Electronic trading, and the technical benefits it offers, has long been touted as the future of financial communication, providing STP, low-latency, reduced post-trade breaks and the transparency required by regulators. However, success on the trading floor is built on more than measuring speed to market in microseconds – it requires traders to leverage real human relationships for a clear and accurate picture of the market’s color.
Voice communications remain a vibrant, effective and profitable way to collaborate, construct and execute on trades. Relationships that are built on more than just an IM feed can help reduce counterparty risk, and solutions that leverage and improve existing infrastructure address firms’ restricted appetite for spend. As such, market-leading voice communications still have a vital part to play in achieving the maximum value from each trade.
Within this context, it is interesting to note that the Bank of International Settlements' quarterly review in December 2013 reported that over 40% of the daily average FX trades in April were executed by traders picking up the handset. In fact, the report makes it clear that voice trades are vital for relationship management and collaboration pre-execution:
“Voice and relationship trading remain sizeable in some segments. The voice contact may, for instance, provide advice on alternative order execution strategies or ways to implement a trade idea. It may also help to avoid high-frequency traders as a counterparty, or to ensure execution in a busy market. Voice remains the preferred execution method for more complex FX derivatives such as options, where 62% of the deals were done by phone.”
While it might make sense to execute electronically on a straightforward trade, the ISDA acknowledges that traders crafting and executing complex derivatives are increasingly leaning on Voice relationships to see the bigger picture. In response to a survey they conducted in November 2013, 61% of market participants indicated that they believed SEF trading had been redirected from electronic to voice execution as a result of recently introduced CFTC rules .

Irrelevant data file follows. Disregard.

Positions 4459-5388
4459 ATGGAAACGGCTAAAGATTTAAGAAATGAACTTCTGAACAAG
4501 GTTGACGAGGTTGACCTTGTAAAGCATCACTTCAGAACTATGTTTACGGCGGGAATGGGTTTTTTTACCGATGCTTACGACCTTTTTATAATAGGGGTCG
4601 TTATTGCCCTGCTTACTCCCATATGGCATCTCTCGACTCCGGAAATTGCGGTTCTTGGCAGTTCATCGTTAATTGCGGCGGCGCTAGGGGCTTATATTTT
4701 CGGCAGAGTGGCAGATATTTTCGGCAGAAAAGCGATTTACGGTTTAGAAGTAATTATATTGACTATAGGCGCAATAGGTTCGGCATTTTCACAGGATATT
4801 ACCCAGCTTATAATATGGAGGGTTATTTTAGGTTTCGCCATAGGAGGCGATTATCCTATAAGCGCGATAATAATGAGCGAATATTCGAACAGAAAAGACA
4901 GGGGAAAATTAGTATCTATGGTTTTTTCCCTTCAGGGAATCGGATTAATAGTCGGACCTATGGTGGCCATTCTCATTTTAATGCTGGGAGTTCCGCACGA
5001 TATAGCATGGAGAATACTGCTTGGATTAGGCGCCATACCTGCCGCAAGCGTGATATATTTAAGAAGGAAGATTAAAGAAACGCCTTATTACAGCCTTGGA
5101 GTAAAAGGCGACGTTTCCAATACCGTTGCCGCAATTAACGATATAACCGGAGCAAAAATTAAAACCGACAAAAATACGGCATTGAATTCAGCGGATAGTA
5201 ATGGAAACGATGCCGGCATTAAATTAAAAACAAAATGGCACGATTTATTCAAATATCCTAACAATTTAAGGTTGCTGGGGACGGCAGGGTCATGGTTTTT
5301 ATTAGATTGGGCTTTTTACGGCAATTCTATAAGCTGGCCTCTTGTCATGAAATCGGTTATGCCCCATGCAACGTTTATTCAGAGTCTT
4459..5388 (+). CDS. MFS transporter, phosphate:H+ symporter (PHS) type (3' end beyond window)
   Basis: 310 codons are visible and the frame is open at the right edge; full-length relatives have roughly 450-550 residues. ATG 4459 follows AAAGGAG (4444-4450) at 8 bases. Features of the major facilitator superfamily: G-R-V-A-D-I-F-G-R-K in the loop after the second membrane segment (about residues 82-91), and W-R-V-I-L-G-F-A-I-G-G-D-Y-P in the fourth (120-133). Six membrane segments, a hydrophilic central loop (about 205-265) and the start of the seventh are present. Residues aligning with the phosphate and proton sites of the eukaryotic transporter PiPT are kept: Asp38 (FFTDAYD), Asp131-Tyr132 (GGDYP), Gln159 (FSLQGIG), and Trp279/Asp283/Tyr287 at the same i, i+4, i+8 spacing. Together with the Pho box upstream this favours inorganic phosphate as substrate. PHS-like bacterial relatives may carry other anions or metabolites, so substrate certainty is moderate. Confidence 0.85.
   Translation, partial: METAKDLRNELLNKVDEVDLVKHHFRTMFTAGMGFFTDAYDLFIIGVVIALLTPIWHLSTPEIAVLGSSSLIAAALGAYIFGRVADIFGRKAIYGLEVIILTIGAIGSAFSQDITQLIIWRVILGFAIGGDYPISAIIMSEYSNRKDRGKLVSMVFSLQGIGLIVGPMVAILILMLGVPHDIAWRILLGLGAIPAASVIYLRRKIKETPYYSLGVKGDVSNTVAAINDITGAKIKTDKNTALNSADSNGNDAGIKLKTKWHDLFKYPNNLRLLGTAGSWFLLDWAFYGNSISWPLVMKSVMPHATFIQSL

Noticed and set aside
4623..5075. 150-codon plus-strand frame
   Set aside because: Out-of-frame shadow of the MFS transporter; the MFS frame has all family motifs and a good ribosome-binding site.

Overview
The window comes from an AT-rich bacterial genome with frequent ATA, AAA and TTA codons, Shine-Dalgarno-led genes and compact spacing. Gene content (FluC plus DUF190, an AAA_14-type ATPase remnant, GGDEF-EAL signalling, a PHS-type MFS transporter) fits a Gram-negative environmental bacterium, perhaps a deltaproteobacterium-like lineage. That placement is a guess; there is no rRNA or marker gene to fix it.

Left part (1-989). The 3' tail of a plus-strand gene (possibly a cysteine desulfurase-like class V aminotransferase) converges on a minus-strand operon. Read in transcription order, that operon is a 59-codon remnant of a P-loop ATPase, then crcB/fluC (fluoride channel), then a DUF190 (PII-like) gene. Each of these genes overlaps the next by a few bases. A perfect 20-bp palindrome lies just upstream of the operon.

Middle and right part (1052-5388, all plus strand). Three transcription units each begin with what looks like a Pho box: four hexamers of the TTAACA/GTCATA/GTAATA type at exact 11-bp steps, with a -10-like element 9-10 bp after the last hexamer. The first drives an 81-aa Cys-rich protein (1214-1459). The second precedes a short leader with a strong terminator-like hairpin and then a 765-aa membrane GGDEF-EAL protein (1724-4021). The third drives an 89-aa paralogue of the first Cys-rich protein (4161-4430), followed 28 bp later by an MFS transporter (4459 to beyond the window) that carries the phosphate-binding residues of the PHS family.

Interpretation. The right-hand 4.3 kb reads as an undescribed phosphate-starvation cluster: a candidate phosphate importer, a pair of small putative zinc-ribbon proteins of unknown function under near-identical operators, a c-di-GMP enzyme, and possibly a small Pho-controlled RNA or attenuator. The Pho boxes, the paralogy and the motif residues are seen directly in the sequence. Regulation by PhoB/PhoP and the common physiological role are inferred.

Even more important, that shift in response to regulations was seen across a range of asset classes, amplifying the FX-specific BIS perspective. When asked to quantify the decline in electronic trading in favor of voice, 86% of respondents reported a drop of greater than 40% in the Equity markets – with 75% in Commodities, 38% in Equities, 31% in Interest Rates and 24% in Credit .
Traders continue to demand the ability to collaborate, construct and execute trades over the phone. This has led to a resurgence in the voice trading paradigm, as firms begin to see that, despite the increase in electronic trading, “human interaction has not been removed from the equation.”
While electronic, algorithmic and high-frequency trading continue to increase in sophistication, the capital markets are still driven by relationships. Picking up the phone remains the best way to view the color of the market and to access counterparties’ insight, intelligence and intuition. In today’s market, firms that seek growth, success and profitability cannot afford to underestimate the power of a call.